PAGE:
THE legal stoush between Seven Media Group and Ten Network over Ten's poaching of former Seven ad sales executive James Warburton is reaching its climax in the Supreme Court of NSW today.
Seven's legal team of Johnson Winter & Slattery and Baker & McKenzie contend that Warburton needs to give a minimum three month notice after his contract express on 13 July and then serve out a 12 month non-compete period.
The case could test the ability of restraining clauses in employment contracts that seek to prevent executives jumping to other companies.
In an explosive statement of claim lodged with the Court, Seven claimed it had offered Warburton the job as chief executive of Seven Media, only to have him jump ship to take up the top post at Ten.
The parties appear in Court today to start what looms as a pitched battle between Kerry Stokes' Seven and Ten, which is currently being run by Lachlan Murdoch.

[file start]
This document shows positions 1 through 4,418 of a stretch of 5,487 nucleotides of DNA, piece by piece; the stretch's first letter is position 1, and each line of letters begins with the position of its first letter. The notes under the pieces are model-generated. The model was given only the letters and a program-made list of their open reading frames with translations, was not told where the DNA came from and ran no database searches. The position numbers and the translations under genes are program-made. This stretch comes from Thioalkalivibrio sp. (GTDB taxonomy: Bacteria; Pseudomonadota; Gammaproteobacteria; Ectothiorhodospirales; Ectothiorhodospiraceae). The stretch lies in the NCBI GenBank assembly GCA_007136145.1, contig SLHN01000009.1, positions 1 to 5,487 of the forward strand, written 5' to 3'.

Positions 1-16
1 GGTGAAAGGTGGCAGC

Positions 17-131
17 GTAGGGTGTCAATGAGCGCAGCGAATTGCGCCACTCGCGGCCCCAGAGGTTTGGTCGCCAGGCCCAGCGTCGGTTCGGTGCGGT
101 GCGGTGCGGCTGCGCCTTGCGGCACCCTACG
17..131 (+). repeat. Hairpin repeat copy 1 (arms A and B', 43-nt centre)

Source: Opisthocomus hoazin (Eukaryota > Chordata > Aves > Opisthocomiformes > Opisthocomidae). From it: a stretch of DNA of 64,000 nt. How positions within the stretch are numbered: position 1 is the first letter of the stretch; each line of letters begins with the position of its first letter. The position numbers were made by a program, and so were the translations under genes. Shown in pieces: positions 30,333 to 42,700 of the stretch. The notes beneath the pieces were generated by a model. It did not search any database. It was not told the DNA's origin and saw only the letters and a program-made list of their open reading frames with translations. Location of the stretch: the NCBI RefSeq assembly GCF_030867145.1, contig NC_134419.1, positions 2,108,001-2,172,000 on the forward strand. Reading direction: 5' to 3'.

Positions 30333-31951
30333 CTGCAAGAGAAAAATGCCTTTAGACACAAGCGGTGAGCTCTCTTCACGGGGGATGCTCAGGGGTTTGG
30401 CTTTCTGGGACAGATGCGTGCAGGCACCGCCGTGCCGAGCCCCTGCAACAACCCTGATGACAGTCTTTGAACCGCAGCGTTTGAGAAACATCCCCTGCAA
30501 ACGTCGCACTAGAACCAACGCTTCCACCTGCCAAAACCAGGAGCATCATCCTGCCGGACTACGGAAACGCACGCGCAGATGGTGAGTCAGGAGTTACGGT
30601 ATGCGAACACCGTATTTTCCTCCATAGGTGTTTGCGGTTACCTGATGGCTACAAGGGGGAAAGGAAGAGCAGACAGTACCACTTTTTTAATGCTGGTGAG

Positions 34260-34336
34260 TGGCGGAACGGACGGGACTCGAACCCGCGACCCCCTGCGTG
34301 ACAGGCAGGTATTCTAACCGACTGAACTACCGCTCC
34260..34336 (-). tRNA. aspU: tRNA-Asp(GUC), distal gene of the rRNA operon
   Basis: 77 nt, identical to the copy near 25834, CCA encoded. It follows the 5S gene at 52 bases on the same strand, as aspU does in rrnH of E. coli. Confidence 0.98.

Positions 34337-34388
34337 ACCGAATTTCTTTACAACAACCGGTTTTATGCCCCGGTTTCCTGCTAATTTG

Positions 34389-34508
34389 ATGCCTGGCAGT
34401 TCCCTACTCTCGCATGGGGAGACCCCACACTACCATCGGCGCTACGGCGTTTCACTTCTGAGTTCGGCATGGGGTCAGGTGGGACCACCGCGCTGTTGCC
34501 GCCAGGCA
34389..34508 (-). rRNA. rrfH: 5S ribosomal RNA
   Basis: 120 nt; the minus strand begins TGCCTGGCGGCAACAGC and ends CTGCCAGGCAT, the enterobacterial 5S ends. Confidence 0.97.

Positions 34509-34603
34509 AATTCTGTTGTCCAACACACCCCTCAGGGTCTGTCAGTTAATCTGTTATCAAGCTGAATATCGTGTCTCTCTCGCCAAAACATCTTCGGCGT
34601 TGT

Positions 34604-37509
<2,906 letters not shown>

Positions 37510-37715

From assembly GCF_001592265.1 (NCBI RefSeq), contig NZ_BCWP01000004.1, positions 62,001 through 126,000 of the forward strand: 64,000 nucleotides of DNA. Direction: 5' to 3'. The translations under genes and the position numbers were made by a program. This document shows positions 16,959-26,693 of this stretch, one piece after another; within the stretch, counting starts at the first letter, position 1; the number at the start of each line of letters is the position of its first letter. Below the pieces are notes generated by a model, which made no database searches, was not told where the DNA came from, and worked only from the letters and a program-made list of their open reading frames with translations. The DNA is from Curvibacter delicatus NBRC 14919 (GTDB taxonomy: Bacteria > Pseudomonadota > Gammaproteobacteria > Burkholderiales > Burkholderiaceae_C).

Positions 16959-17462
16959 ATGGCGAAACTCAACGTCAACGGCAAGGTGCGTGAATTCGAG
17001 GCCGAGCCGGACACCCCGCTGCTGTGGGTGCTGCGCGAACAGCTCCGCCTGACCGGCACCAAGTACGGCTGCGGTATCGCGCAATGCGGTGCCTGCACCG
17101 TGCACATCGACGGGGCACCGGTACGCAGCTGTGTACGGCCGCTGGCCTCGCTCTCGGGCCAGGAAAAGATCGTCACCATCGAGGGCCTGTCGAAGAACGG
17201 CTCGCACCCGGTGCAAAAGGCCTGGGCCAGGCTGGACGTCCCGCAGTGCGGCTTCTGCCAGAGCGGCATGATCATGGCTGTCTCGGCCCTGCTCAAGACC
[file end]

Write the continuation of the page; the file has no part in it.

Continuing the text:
Employment lawyers will now be looking at how the Court views the restraints Seven has sought to place on Warburton's start date.
Courts typically take a dim view of lengthy restraints of defecting employees, with restraints of longer than 12 years becoming less common.
The free-to-air networks typically take a robust legal approach to defections. David Leckie, Seven's chief executive, told The Australian: "Seven Media Group wishes James Warburton well in his new role at Ten … subject to his contractual commitments."
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